Dream New Zealand: Lens on Travel Stocks

  • May 27, 2020 NZST
  • Team Kalkine
Dream New Zealand: Lens on Travel Stocks

As stricter isolation, social distancing and lockdown measures poured in, travelling has become a dream for most of the people since many across the globe are waiting to travel back to their places. The closure of international borders, as well as domestic travel, has laid a significant impact on the travel business across the globe.

According to the World Travel and Tourism Council, the direct, indirect and induced impact of Travel & Tourism accounted for US$ 8.9 trillion worth of contribution to the world’s GDP in the year 2019.

The global travel & tourism sector witnessed robust growth during the year 2019 and managed to reinforce its role as a driver of economic growth as well as job creation.

According to the data by IATA, industry-wide revenue passenger kilometres (or RPKs) increased by 2.4% YoY in the month of January, which is the slowest growth outturn since the month of April 2010. However, as per the release, industry-wide available seat kilometres (or ASKs) expanded 1.7 percent annually in the month.

According to the World Travel and Tourism Council, while the global economy grew by 2.5%, Travel & Tourism sector grew at 3.5% in 2019.

Moreover, Stats NZ said that there was the largest-ever drop in monthly visitor arrival numbers in the month of March with 175,500 visitor arrivals in March 2020, down by 54 per cent compared with March 2019 due to the border restrictions imposed by the government for international visitors as part of the broader response to COVID-19.


Key Data (Source: Stats NZ)

Key Data (Source: Stats NZ)


Given this backdrop of domestic as well as global travel sector, let us look at NZX-listed travel stocks.

Air New Zealand Limited (NZX: AIR)

Being an operator of a global network, Air New Zealand (NZX:AIR) offers passenger as well as cargo services to, from and within New Zealand with a network reach extending from New Zealand into Australia, Asia, and the Americas.

Prior to COVID-19, Air New Zealand recorded annual revenue of around $5.8 billion and made a profit of NZ$374 million during the previous financial year. Air New Zealand’s revenue is expected to be less than NZ$500 million annually from having revenue of NZ$5.8 billion (a decline of over NZ$5 billion) based on the current booking patterns.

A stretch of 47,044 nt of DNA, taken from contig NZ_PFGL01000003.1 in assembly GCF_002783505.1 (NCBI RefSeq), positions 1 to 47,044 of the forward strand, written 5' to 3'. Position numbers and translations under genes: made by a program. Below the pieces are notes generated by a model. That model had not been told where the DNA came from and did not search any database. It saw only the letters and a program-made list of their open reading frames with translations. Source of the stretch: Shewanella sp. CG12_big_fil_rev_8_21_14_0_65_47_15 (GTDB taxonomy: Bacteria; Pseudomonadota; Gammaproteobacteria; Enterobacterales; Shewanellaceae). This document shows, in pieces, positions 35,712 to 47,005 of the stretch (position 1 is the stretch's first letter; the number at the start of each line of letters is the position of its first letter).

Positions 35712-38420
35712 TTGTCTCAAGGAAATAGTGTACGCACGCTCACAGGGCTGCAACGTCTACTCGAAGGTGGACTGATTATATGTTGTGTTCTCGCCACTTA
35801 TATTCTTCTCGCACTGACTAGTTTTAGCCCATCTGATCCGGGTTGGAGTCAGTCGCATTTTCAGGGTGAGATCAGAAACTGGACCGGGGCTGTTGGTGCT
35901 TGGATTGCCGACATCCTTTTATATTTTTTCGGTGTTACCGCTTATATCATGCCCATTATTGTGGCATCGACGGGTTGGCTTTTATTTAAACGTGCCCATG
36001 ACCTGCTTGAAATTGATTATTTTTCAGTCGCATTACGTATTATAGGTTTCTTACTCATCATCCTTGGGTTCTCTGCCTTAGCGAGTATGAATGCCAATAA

Any improvement in the revenue estimate during the current calendar year is expected only if the people of New Zealand adopt domestic travel upon easing of the restrictions. Moreover, a lot depends on international travel as well since countries are likely to take a cautious route in allowing global tourism in the upcoming year.

Since international tourism flows make up two-thirds of Air New Zealand’s revenue, it is clear that billions of dollars in ticket sales won’t be booked and over 1.5 million tourists won’t be flying on Air New Zealand’s domestic network.

The company is planning to operate as a domestic airline with limited international services to keep supply lines open for the anticipated future as it could take years for Air New Zealand to get back to its former size.

During Alert Level 2, Air New Zealand had plans to operate around 20 per cent of its usual domestic capacity compared to pre-COVID-19 levels while ensuring the safety of customers as well as employees.

Auckland International Airport Limited (NZX: AIA)

Auckland International Airport Limited (NZX:AIA) is a major gateway to New Zealand, and its revenue base comprises of airport operations (like landing charges and passenger levies-around 48% of the total), with the remainder from terminal charges, concession revenue, car parking and rents.

In a monthly traffic update, AIA declared that total passenger volumes for Auckland Airport decreased by 42.0% during March 2020 as compared to last year, and there was a decline in international passengers by 43.2%, transit passengers by 49.5% and domestic passengers by 40.1%, reflecting the impact of the travel restrictions imposed by the New Zealand Government in response to COVID-19.

Further, there was a decline of 97.5% in the total passenger volumes at Auckland Airport in April 2020 as compared to last year and there was a decline in international passengers by 96.5%, transit passengers by 98.5% and domestic passengers by 98.6% and April was the first full month impacted by the closure of the New Zealand border.

The Company had also announced a Share Purchase Plan to raise NZD 200 million, which was oversubscribed. SPP received robust shareholder support and Auckland Airport received applications that totalled around NZ$489 Mn.

The company stated that SPP is part of Auckland Airport's equity raising which was announced on April 6, 2020, whereby it also undertook a fully underwritten NZ$1,000 Mn placement of the new shares to existing institutional as well as other select investors in offshore and local markets.

The outbreak of COVID-19 has had a material impact on the Auckland Airport, and there has been a dramatic decline in the international and domestic passenger numbers.

Although the near-term trading conditions remain uncertain and like many organisations, AIA shall continue to face challenges; however, AIA remains optimistic about its long-term future.


The website has been prepared for informational purposes only and is not intended to be used as a complete source of information on any particular company. The above article is NOT a solicitation or recommendation to buy, sell or hold the stock of the company (or companies) under discussion. Kalkine does not in any way endorse or recommend individuals, products or services that may be discussed on this site.


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